After a few days of no texts between them, Buccigross texted Lawrence to say, “Forget about me? Better options?” followed by two smiling emojis. Several hours later, Lawrence replied, “Sorry about that… got tied up with family. Hope your weekend’s good.” Buccigross then responded, “Hope all is ok. I cancelled everything just in case you hollered. Bourbon and Oreos tonight.” Several hours later, when Lawrence had not written back, Buccigross followed up: “Next time, just drop a note.”

The next morning, Lawrence answered Buccigross, “Sorry if you were disappointed. I would’ve sent a note but we didn’t have a date or time set. I have a lot going on with my family right now and my focus needs to be there. Hope you understand and can have a fulfilling next few days off.”

Some respondents to the Boston Globe indicated that perhaps Buccigross was developing an attraction to Lawrence, but that this failed to equate to harassment or sexism. Others championed Lawrence for stepping into the hornet’s nest of public accusations of sexual harassment. Still others chastised Lawrence for what they characterize as frivolous and innocuous.

There would be no texts for a period of days, and then Buccigross would reach out, and Lawrence would respond. At the end of August, Buccigross sent her a text in which he said, “Really bummed I did/said something to turn you off. I’m sorry if I did. I won’t bug you anymore. But I’m here if you ever need any support. You’re interesting, smart, delightful and pretty. Now decide what to be and go be it. I’m confident you will.”

To that, Lawrence responded, “What makes you say that?”

Buccigross wrote back, “Instincts. Perceptiveness is a strength. I don’t want to over dramatize your day. You got things to focus on. I’m probably overprotective of women. You have it tough in many ways. I don’t EVER want to be a negative.”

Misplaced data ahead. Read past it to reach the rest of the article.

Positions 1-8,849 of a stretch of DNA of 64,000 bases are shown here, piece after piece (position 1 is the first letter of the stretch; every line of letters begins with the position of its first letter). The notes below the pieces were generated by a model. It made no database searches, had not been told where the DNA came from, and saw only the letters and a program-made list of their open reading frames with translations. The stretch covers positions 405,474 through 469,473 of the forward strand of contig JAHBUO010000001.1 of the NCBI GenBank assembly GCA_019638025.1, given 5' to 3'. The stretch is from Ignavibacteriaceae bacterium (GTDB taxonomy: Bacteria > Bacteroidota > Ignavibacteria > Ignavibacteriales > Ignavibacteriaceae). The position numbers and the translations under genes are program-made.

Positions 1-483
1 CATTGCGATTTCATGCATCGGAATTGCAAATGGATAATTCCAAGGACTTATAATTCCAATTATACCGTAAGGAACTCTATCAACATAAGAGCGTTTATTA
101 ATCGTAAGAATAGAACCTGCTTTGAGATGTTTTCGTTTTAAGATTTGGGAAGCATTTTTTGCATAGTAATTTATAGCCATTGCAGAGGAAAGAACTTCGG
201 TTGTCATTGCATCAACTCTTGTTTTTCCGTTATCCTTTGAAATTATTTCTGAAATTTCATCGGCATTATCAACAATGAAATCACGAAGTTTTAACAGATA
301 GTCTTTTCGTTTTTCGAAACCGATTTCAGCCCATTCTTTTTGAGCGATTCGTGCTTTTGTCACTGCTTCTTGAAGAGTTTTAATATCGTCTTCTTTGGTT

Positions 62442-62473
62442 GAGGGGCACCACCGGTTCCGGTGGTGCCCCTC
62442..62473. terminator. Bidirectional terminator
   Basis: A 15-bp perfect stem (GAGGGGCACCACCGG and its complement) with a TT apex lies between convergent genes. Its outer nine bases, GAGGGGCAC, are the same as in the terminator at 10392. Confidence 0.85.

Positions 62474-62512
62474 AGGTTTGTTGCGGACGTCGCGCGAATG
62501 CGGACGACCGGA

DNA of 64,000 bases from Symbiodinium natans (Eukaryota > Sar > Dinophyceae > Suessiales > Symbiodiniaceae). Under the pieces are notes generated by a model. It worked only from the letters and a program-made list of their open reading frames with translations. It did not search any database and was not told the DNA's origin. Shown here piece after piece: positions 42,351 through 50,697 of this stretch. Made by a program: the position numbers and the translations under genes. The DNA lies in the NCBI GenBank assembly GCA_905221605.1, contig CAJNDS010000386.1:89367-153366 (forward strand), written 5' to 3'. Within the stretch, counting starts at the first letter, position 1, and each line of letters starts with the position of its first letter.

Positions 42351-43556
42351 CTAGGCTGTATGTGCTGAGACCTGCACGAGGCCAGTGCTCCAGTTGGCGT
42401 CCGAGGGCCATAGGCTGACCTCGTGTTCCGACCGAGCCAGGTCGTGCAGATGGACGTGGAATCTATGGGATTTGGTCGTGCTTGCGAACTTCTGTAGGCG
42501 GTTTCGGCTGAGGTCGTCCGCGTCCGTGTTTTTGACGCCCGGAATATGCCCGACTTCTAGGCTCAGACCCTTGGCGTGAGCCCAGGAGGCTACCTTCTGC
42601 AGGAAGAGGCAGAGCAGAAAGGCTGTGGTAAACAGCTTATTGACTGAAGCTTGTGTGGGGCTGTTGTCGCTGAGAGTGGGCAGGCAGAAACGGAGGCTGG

Lawrence responded, “I appreciate that. This stuff is very complicated and it is overwhelming even just battling these seasonal allergies. Anyways, I do appreciate your support. I’m hoping to draw on it more in the future once I have better footing where I stand now. :)”

Lawrence believes that while she only sought a professional relationship with Lawrence, Buccigross spread rumors that they were romantically involved. When she shared her beliefs with superiors and HR, she said she was rebuffed and told to drop the matter. After her contract was not renewed, she filed a complaint with the Connecticut Commission on Human Rights and Opportunities in August (ESPN’s headquarters is in Bristol, Connecticut). She believes she received retaliation and missed out on career opportunities as a result of her complaints.

Lawrence said she believes ESPN is trying to silence her and that the nature of their interactions go far beyond the text messages provided to CNNMoney.

Buccigross declined media inquires for a response to Lawrence’s charges. But ESPN referred CNNMoney to what he told the Globe. Buccigross admitted sending the two shirtless photos, but denied starting rumors of a relationship.

“I considered Adrienne to be a friend,” he said. “I’m sorry if anything I did or said offended Adrienne. It certainly wasn’t my intent.”

Terry Shropshire

I’m a lover of words, pictures, people and The Ohio State Buckeyes. A true journalist from the soul.